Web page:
What is a pathology test?
A pathology test is the testing of bodily tissues or fluids such as blood, urine, or faeces to determine the presence of a disease or to investigate it further. Pathology is the study of disease, including its causes and progression.
When you are sick or need to be screened for an illness, the results of your pathology tests will usually be used to diagnose a health condition and decide your treatment plan, or to let you know that no disease is present. While your healthcare provider will take care of this process for you, you may want to understand what to expect and why you need the test.
There are many reasons to have a pathology test, including but not limited to, treating or monitoring disease, preventing diseases, assessing the risk of developing a disease and aiding medical research. If you have been ordered to have a pathology test by your doctor, it is usually for one of these reasons.
Processing pathology tests involves a range of professionals who help inform healthcare practitioners to make the best choices for their patients every day. These include pathologists, laboratory managers, technicians and assistants, medical scientists, phlebotomists who collect the pathology samples, and couriers who transport the samples.
Different kinds of pathology tests
There are a great variety of pathology tests that can be ordered by your GP or doctor, including blood, urine, faeces, and bodily tissues tests. These detect a range of disease and health conditions. Some of the more common pathology tests you may come across are:
- Full blood count
- Liver function test
- Thyroid stimulating hormone (TSH) test
- Iron studies
- INR (International Normalised Ratio)
- Tissue biopsy
However, not all pathology tests are carried out with the end goal of investigating disease. Some of them may be regular screening tests which form parts of national screening programs, such as the National Bowel Cancer Screening Program or the National Cervical Screening Program in Australia. These programs work to conduct pathology tests regularly in order to ensure disease is picked up in its early stages. This means that it can be treated earlier, and have better health outcomes for patients.
Why do I need to have a blood test?
A blood test may be ordered for a number of reasons by your doctor. For example, a screening test may be offered to you if you have reached an age where you are more at risk of disease. If you have symptoms, your doctor might order a blood test to find out the cause. Even a negative or normal test result can help your doctor by ruling out some conditions and guiding further investigation of your symptoms.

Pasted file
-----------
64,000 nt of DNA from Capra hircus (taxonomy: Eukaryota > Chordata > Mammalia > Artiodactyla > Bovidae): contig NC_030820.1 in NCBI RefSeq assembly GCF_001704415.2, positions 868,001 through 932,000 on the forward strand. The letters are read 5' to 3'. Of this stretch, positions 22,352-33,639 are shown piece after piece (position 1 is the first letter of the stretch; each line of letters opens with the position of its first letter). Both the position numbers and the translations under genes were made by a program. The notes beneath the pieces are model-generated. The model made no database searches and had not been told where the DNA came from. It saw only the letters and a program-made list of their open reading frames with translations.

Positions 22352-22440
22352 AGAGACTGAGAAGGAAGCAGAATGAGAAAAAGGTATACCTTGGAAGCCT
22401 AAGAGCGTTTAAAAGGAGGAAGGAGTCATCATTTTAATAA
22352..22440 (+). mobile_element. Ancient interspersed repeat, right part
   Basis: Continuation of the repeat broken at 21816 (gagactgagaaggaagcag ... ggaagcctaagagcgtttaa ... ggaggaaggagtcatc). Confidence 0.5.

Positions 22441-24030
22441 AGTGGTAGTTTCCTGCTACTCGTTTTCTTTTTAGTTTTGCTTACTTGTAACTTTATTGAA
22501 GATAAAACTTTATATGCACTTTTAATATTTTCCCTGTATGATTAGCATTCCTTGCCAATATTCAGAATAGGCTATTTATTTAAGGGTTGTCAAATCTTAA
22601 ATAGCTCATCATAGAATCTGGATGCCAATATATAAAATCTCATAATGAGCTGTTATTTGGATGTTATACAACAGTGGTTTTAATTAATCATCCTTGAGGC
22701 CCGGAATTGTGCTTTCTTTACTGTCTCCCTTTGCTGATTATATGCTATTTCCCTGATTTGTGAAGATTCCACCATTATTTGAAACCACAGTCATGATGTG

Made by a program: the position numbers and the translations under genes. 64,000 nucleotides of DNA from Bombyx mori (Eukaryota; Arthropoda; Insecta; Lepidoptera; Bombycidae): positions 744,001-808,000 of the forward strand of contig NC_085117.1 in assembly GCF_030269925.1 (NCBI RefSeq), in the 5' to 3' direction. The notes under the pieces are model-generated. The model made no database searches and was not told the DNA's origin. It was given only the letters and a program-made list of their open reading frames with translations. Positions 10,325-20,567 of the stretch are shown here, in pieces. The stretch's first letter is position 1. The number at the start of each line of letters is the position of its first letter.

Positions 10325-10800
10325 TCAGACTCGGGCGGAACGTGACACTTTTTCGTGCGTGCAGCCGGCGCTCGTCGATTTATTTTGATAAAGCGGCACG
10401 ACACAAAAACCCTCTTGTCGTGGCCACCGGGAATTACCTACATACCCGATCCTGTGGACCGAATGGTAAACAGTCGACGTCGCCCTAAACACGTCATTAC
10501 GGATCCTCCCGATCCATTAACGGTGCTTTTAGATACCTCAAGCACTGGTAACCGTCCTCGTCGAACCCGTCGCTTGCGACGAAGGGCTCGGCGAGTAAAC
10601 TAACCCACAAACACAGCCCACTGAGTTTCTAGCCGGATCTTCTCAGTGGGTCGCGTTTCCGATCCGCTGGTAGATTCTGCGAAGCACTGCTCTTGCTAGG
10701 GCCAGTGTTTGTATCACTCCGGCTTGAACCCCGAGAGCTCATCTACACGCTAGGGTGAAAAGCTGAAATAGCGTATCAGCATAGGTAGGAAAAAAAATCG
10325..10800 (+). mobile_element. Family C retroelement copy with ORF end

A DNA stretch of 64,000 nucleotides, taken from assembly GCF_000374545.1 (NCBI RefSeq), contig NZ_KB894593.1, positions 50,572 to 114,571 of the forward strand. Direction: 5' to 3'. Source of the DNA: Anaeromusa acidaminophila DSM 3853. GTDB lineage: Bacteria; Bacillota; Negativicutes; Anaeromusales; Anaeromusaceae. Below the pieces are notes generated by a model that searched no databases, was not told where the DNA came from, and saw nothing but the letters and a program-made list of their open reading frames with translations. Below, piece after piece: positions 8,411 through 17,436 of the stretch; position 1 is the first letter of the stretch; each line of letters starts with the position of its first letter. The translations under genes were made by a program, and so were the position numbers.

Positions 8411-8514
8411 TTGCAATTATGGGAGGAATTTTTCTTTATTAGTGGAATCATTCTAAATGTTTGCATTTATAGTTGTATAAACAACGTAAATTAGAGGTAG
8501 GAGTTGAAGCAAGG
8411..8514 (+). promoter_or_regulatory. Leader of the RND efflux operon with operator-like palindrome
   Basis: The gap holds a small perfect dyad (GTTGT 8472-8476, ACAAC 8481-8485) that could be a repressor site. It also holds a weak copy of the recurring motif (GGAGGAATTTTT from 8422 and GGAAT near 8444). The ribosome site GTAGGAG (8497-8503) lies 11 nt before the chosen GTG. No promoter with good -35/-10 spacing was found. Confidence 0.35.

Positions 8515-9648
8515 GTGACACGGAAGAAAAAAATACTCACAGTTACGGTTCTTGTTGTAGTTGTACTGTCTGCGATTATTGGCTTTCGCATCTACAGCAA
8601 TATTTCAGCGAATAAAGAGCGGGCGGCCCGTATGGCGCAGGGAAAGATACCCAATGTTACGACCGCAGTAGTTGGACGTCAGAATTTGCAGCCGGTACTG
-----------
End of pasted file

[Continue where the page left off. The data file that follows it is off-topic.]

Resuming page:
A good example of this is a full blood count, which is a common test that is ordered to assess you for a wide range of illnesses, infections, and diseases. The test will give your doctor information about the number and condition of cells in your blood that fluctuate with your immune response, such as red blood cells, white blood cells and platelets.
Abnormalities in the concentration of these cells can indicate conditions such as anaemia, infections, or blood cancers.
It is important to make sure you have the pathology tests that your doctor has advised but if you are unsure why tests are needed, you can always ask your doctor to explain what the test is for.
Can I get my pathology results online?
You may be able to access your pathology results online, but only after your GP has discussed them with you.
How you receive your test results will depend on the type of test you are having, your pathology provider and the protocols of the healthcare professional referring you for the test.
In most cases, your doctor will be the first to receive your pathology test results, and they will then be able to go through them with you in detail to explain what your results mean for you and your health.
My Health Record is the national digital health record platform for Australia. If you have registered with the platform, you will be able to access your pathology results online seven days after your doctor unless you have specified otherwise.